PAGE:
City, News

Dredging aimed to preserve Back Bay Fens’ Muddy River

In an effort involving city, state and federal government agencies, along with a local citizen committee, the Back Bay Fens’ Muddy River is in the midst of a restoration project that could have lasting impacts on the watershed’s flow, quality and biodiversity.

jogger runs through the back bay fens in boston
The Fens. Multiple government agencies and a local citizens committee are completing a restoration project to preserve the Back Bay Fens’ Muddy River, which the committee provided updates on in a Wednesday meeting. SHANNON DAMIANO/ DAILY FREE PRESS STAFF

Managed by the Army Corps of Engineers, phase two of the project began last June with contractors dredging between one and eight feet of sediment from the river bed.

Tuesday night, the Colleges of the Fenway Center for Sustainability and the Environment held its 15th annual Muddy River Symposium, in which student researchers presented their work on the tributary.

The Maintenance and Management Oversight Committee, a citizens committee tasked with helping supervise progress and future needs of the landscape, met Wednesday night, providing updates on the restoration.

In an interview, Frances Gershwin, who serves as the chairperson of the MMOC, described water quality improvement as one of several goals of the committee.

“Definitely a local Boston, Brookline, Commonwealth goal: improvement of water quality and institution of best management practices with respect to stormwater management,” Gershwin said.

While the Charles River scored high marks in a 2019 Environmental Protection Agency report, the federal agency assigned the Muddy River tributary a D- rating due to high traces of E. Coli and other bacteria. Erica Holm, field operations coordinator at the Emerald Necklace Conservancy, noticed that grade.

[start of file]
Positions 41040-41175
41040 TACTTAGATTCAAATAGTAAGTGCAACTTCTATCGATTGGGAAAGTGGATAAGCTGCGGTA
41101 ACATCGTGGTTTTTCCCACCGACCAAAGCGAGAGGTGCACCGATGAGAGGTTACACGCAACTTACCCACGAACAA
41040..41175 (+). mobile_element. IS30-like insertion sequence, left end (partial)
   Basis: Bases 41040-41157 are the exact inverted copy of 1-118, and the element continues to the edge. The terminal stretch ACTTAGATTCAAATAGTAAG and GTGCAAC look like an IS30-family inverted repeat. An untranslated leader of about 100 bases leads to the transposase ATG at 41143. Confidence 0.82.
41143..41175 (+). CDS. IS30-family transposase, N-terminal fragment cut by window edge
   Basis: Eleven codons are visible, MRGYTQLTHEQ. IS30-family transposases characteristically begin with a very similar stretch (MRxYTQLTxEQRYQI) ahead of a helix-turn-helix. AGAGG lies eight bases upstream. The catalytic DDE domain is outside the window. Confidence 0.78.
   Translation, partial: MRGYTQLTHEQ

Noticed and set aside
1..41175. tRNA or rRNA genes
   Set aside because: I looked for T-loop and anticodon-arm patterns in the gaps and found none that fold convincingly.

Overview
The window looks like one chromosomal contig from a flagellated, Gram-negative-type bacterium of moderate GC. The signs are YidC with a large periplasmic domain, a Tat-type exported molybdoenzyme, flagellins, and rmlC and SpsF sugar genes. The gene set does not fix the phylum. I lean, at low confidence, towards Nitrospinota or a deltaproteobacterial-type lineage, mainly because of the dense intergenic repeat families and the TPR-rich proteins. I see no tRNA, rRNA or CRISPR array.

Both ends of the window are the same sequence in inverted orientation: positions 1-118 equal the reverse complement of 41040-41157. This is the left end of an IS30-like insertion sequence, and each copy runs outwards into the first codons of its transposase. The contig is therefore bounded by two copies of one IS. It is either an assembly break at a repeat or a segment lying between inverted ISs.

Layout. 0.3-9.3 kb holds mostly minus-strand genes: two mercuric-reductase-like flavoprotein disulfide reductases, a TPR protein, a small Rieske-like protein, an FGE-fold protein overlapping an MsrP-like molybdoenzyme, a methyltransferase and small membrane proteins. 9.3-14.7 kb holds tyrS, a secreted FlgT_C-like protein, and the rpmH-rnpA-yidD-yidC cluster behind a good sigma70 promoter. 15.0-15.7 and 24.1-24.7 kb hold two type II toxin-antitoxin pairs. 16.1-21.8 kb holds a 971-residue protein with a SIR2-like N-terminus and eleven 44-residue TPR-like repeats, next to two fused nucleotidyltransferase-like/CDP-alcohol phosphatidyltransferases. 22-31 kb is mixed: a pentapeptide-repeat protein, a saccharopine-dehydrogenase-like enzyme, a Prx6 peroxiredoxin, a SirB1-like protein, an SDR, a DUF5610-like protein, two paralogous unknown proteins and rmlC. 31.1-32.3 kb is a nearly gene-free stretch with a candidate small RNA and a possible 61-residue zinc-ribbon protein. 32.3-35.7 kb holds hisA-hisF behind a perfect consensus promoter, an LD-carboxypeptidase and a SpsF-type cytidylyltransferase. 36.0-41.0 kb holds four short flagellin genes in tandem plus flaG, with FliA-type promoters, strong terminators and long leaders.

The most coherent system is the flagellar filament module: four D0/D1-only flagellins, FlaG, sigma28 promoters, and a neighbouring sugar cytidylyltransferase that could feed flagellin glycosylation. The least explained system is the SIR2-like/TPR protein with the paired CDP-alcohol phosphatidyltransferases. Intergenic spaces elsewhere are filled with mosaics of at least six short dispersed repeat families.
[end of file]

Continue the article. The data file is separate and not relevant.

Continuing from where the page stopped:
“The Muddy River is currently the worst water quality tributary of any of the tributaries that go into the Charles,” Holm said. “This project itself has been needed for over a decade.”

Addressing the goals of the MMOC, Gershwin, who also presented at the symposium, pointed to the committee’s ability to navigate layers of government jurisdiction to succeed.

“There’s always a tension,” Gershwin said. “Sometimes our function is really being a watchdog, but our goal is to be collaborative as much as possible and to support what the governmental agencies are doing.”

In guiding those agencies, Gershwin said the committee attempts to develop collaborative relationships.

“It’s not just, ‘You have to do this,’” Gershwin said. “What gets you through the tension is developing good, solid, supportive working relationships, and we have worked very long and very hard to make that happen.”

Such a dedication to partnership has been noticed by those outside the committee, including Director of the Colleges of the Fenway Center for Sustainability and the Environment Cynthia Williams, who said its work is “a model for citizen oversight.”

Williams added the collaboration at Tuesday’s event mirrored that of the committee.